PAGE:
Keep Liking What I Don't Like: Art, Kitsch, and Video Games

This is EXTRA CONTENT. Read the main article first.

This one took a long time to figure out. I’ve wanted to write it ever since reading Brian Moriarty’s Apology For Roger Ebert and Tadhg Kelly’s essay on muggles in March of 2011, but there were so many entangled ideas I couldn’t find the core for years. I did eventually peel off the first layer and turn that into 2015’s post “Are Video Games Art?” was Always the Wrong Question but there was still a long way to go.

At one point I planned to talk more about why condemning kitsch is easily read as elitism. As pointed out by Vili Lehdonvirta and by Colin Northway (and surely others), an appreciation of “high” art requires a degree of access and familiarity that is difficult for lower classes to achieve; it’s thus quite unfair to look down on them for their kitschier tastes. And the “playfulness” I think of as key to the “magical” mindset requires having time and energy - both in short supply if, say, you’re struggling to support a family.

Kitsch, on the other hand, can bring us together. Chris Franklin discussed this in his video on Saints Row IV, and British Christmas crackers somewhat famously feature deliberately bad jokes to bring people together. As Milan Kundera writes in The Unbearable Lightness of Being:

Kitsch causes two tears to flow in quick succession. The first tear says: How nice to see children running on the grass! The second tear says: How nice to be moved, together with all mankind, by children running on the grass! It is the second tear that makes kitsch kitsch.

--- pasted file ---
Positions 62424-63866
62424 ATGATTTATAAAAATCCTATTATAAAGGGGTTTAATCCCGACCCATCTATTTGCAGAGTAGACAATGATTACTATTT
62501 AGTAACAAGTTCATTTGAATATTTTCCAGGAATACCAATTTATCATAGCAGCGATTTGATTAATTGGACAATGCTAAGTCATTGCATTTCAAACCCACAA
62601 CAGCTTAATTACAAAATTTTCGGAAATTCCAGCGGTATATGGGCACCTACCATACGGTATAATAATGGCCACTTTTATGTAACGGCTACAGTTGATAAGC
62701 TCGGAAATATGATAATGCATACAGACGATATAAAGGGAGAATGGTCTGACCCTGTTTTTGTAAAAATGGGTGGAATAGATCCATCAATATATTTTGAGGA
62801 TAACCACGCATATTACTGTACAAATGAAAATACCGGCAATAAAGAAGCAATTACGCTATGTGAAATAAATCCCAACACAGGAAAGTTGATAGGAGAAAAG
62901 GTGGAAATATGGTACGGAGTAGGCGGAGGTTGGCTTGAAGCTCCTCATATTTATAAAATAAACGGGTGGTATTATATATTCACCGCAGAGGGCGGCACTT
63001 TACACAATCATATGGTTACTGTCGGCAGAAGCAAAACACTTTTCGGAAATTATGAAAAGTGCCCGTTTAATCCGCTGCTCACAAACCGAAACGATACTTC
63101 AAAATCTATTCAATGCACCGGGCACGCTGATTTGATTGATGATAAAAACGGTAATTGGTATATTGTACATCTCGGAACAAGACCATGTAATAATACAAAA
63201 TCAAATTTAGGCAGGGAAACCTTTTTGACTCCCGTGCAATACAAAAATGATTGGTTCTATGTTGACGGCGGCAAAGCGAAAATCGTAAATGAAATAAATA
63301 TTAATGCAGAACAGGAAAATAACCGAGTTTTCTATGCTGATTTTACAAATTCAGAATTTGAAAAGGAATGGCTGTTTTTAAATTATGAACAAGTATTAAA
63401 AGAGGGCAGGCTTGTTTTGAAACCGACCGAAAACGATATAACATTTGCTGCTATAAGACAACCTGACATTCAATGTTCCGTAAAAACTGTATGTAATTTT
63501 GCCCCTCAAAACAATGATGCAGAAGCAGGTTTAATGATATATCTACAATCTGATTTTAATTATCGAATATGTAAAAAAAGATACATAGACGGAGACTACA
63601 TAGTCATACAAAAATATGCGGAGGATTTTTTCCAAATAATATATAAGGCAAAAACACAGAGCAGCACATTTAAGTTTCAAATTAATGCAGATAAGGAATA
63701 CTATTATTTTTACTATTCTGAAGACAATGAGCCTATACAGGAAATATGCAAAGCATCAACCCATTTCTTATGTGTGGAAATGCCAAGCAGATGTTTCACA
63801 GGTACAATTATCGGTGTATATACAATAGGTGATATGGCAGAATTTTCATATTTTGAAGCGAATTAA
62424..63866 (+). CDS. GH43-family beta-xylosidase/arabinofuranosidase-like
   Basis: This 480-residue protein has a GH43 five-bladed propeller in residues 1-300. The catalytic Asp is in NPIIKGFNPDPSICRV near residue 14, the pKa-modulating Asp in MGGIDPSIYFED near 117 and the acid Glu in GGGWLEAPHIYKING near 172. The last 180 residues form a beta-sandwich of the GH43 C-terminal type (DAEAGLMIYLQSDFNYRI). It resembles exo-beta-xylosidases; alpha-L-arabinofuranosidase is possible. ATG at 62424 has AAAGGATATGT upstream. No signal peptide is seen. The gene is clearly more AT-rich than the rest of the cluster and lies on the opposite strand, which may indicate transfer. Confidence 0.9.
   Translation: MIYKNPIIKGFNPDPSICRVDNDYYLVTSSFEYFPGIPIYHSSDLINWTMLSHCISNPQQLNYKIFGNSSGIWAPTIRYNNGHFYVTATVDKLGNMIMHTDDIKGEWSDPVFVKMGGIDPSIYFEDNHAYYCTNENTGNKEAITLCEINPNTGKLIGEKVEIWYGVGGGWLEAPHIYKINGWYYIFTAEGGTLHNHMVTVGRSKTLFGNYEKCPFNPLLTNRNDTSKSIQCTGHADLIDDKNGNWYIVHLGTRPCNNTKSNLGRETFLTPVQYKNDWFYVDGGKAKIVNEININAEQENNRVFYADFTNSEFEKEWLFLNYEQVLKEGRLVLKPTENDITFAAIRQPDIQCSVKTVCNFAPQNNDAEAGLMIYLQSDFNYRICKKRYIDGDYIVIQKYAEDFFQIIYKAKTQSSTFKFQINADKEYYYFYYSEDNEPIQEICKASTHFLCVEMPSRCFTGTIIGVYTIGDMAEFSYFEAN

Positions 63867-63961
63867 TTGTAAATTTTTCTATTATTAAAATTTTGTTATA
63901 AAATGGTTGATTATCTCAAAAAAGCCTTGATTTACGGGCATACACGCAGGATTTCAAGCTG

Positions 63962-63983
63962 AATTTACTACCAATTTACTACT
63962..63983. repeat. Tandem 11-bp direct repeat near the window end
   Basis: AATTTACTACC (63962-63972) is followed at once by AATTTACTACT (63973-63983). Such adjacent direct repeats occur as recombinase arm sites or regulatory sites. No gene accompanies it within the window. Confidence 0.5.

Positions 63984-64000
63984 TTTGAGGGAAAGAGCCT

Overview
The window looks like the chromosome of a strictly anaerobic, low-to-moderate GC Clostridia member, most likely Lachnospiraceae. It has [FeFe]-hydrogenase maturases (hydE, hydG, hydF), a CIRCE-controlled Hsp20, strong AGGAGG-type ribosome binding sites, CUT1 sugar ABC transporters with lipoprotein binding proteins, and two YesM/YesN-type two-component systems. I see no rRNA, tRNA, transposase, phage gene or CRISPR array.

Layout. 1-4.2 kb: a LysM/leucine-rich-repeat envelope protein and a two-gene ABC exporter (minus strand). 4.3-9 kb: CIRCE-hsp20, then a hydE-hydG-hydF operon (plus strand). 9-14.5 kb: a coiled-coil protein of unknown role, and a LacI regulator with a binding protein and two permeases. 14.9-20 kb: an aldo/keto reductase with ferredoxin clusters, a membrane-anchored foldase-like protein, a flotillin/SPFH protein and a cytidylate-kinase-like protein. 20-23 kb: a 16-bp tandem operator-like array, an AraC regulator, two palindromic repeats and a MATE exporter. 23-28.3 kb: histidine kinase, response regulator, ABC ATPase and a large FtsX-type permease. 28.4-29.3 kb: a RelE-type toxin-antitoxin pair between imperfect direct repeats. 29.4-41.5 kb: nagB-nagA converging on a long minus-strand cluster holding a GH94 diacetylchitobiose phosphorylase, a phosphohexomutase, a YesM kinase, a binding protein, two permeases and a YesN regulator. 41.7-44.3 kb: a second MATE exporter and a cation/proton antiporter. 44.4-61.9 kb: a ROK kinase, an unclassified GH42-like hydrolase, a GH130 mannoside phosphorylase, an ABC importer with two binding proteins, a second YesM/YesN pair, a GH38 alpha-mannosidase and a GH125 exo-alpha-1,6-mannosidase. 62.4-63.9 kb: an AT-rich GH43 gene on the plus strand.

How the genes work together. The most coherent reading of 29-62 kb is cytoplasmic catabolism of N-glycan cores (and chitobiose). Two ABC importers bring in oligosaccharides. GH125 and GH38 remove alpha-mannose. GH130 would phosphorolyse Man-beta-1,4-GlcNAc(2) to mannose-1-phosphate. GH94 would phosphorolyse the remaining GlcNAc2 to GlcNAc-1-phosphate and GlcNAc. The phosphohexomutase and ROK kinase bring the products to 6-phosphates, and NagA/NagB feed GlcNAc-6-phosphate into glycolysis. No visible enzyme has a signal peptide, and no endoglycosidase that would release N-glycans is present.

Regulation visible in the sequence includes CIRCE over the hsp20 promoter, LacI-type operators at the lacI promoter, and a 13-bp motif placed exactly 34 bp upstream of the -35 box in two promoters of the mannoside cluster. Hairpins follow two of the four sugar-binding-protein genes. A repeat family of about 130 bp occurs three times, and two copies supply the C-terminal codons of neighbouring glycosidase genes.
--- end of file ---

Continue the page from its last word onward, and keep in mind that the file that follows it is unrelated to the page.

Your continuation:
Ultimately, though, I didn’t want to come across as shaming anybody, so I didn’t go down this road. Putting people on the defensive is not a good way to encourage open-mindedness. I wanted the focus to be “Hey, kitsch is fine and you even like it too” and not “Stop ragging on kitsch, you BIG JERK.”

Similarly, there’s a tangent I had to restrain myself from going on because it’s a pet peeve of mine - reviews that tell you to go into a work blind. I understand the desire to avoid spoiling twists in works like The Usual Suspects or The Sixth Sense, but if the twist is that the work is actually a deconstruction, it’s irresponsible consumer advocacy to tell general audiences to spend time or money on such a work without warning them. Doing that creates situations like the one in Chipman’s review of The Cabin in the Woods, where people feel misled and insulted. Similarly, I would never tell general audiences to go in blind to games like Spec Ops: The Line or Doki Doki Literature Club! and the more a review tells me that it can’t tell me anything about a work without spoiling it, the less willing I am to go in blind.

I really appreciate the ability to know ahead of time whether something is kitsch or is going to CHANGE THE WAY I THINK ABOUT ADVENTURE GAMES or whatever. I noticed recently that the kitschiest movies also seem to have the most revealing trailers, to the point where the movie’s entire plot is contained in the trailer - this is a feature, not a bug. If you’re looking for a kitsch movie, you aren’t looking for surprises anyway, and now you know you don’t have to worry about them.

Anyway, that’s it for this blog post. Hope you enjoyed!